Hodges, who had personal ties to those involved, already conducted interviews with most of the family before ‘The Invisible Pilot’ came to be: Betzner’s wife (Sally), his daughter, (Sara Lee) and son (Travis) among others. We see glimpses of those interviews sprinkled in with the ones that Lott and Mark set their sights on including Betzner’s ex-wife (Claudia) and first daughter from that marriage (Polly), along with his cousin, a deputy called after his apparent suicide and even Hodges himself. Then, we get to hear from Gary.
“Absolutely it was a page-turner. And we already had some of the building blocks to the story because we had seen those original interviews,” Lott explains. “So, when Ari and I went in there we had our own perspective as filmmakers,. We wanted to ask the next question, ask the next question—it was just like Alice going down the rabbit hole…It just got more and more interesting. Sometimes more confusing, [and] sometimes more spectacular.”
“All of that footage became the greatest gift in doc history because now we have this credibility, and its anchored in time and these characters who you can live and grow with,” Mark adds. “You could say to me, hey, what are some things that you want to make? It’s that. It’s the stranger than fiction stuff. It’s the stuff that once it’s presented to you, you want to go and Google it and see how could this possibly be true?”
As Mark also says, the facts were there for this to be a compelling watch. But framing everything that happened, all the different accounts that each person recounts, and then putting it all together to still be relevant is where the challenge came in.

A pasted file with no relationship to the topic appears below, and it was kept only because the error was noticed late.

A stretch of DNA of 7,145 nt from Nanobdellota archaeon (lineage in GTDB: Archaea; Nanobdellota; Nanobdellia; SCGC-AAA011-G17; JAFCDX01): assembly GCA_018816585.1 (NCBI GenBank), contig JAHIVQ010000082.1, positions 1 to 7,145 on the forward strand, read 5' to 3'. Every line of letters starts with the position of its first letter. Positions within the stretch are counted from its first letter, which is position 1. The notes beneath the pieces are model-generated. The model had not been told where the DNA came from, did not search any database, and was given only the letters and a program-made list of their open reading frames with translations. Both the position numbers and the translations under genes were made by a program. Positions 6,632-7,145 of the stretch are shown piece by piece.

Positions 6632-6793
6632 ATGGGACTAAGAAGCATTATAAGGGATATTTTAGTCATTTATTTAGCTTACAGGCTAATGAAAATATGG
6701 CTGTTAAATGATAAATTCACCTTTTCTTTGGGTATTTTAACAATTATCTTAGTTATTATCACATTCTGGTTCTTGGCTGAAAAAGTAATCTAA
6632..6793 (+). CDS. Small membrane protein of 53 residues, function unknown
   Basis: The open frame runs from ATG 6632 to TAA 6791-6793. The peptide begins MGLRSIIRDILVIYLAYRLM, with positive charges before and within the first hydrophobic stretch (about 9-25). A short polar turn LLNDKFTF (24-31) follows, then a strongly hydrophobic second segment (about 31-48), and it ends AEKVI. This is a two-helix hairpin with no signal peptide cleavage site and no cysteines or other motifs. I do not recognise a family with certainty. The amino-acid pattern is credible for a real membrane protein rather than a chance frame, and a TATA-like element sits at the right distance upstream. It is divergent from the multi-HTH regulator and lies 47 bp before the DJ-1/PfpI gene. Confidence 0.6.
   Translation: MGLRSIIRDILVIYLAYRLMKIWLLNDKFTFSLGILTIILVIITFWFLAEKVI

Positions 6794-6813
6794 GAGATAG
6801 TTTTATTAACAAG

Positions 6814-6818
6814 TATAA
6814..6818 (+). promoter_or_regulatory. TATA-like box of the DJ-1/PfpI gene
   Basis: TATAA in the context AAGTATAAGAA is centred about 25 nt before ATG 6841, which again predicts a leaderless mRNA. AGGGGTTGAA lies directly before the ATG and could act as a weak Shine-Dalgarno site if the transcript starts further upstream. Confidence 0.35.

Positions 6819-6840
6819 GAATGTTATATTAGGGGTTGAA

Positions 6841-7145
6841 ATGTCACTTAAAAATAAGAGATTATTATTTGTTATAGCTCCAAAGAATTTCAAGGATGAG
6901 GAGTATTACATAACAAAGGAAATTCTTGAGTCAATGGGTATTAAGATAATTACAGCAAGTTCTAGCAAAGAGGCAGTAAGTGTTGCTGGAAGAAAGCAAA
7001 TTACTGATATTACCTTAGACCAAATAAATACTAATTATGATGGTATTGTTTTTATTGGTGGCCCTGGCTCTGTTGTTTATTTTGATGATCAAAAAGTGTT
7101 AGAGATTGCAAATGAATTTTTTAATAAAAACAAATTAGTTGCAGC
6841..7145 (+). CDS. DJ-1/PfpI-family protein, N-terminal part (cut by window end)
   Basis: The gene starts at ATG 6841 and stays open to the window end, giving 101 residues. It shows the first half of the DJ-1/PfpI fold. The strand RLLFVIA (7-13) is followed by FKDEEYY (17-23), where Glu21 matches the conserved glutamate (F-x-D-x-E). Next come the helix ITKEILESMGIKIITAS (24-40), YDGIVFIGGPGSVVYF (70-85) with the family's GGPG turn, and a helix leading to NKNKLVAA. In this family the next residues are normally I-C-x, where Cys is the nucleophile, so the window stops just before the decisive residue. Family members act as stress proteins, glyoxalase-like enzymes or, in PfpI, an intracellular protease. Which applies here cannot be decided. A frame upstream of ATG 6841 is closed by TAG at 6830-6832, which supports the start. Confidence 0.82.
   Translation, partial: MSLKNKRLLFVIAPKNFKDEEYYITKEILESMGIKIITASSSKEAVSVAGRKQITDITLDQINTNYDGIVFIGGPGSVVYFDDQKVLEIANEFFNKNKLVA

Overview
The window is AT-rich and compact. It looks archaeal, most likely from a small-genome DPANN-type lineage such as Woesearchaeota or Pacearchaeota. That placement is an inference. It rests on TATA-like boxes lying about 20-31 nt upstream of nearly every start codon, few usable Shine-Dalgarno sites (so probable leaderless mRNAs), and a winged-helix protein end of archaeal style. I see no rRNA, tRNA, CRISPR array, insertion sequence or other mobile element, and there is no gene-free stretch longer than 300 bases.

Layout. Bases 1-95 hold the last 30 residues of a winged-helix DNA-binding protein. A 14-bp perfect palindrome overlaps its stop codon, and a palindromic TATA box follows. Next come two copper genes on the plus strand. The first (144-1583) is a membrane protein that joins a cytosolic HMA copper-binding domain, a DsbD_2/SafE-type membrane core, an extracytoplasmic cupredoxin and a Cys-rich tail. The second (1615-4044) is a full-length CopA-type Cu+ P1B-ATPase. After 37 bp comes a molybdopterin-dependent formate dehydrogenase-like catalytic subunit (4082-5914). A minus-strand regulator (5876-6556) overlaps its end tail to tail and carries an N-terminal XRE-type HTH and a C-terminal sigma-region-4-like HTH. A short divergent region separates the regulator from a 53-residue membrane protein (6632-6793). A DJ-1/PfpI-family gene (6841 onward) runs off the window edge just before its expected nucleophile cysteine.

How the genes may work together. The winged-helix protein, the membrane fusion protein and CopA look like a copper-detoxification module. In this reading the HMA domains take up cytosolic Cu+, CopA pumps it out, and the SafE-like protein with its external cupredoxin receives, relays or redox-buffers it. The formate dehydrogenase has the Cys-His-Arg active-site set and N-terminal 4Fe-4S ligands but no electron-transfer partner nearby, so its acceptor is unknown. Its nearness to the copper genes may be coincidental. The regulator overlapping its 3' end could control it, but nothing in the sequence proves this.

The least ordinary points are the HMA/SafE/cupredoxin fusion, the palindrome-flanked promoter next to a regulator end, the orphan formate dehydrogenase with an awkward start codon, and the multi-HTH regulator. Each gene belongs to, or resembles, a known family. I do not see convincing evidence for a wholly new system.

“It’s one thing to spin a great yarn and say hey, let me tell you this story about what happened to me in past tense…We had to figure out a way for it to unfold that’s clear to the audience and makes sense, but also makes them understand why it matters and has substance,” he explains.
Both Mark and Lott remark how Gary is a shape-shifting character. Gary himself says on screen that “I’ve been trying to answer that question for almost 80 years,” when asked who he is.
Something interesting that Betzner also remarks on in ‘The Invisible Pilot’ is how you can’t do anything about the past. The only thing you can do is plan for the future and live in the moment. The past doesn’t make a good hitching point—but it makes a good reference point.
And Betzner’s past, going from a small-town crop-duster to the highest levels of government certainly holds some resonance.
“I think there are some pretty relevant themes to any generation, which would be identity—especially as an American, [and] the sort of limitless opportunities. I’m not sitting here saying he’s a hero or what he did was necessarily right… I think that’s for the audience to figure out on their own,” finishes Mark. “Part of the reason we do this at all is, we really want to try to not take people at face value, or their stories at face values, or their character. What happens when you spend time with these people and you see them in their own environments, you really start to realize that it’s not black and white, you know? People really are complicated and it really is about creating a multi-dimensional character and presenting them to the audience and letting them either go on that ride or don’t go on that ride…But certainly walk away with an opinion. ”
Catch new episodes of ‘The Invisible Pilot‘ Monday nights at 9 pm on HBO and HBO Max. ‘The Invisible Pilot’ episode 1 is available to stream now.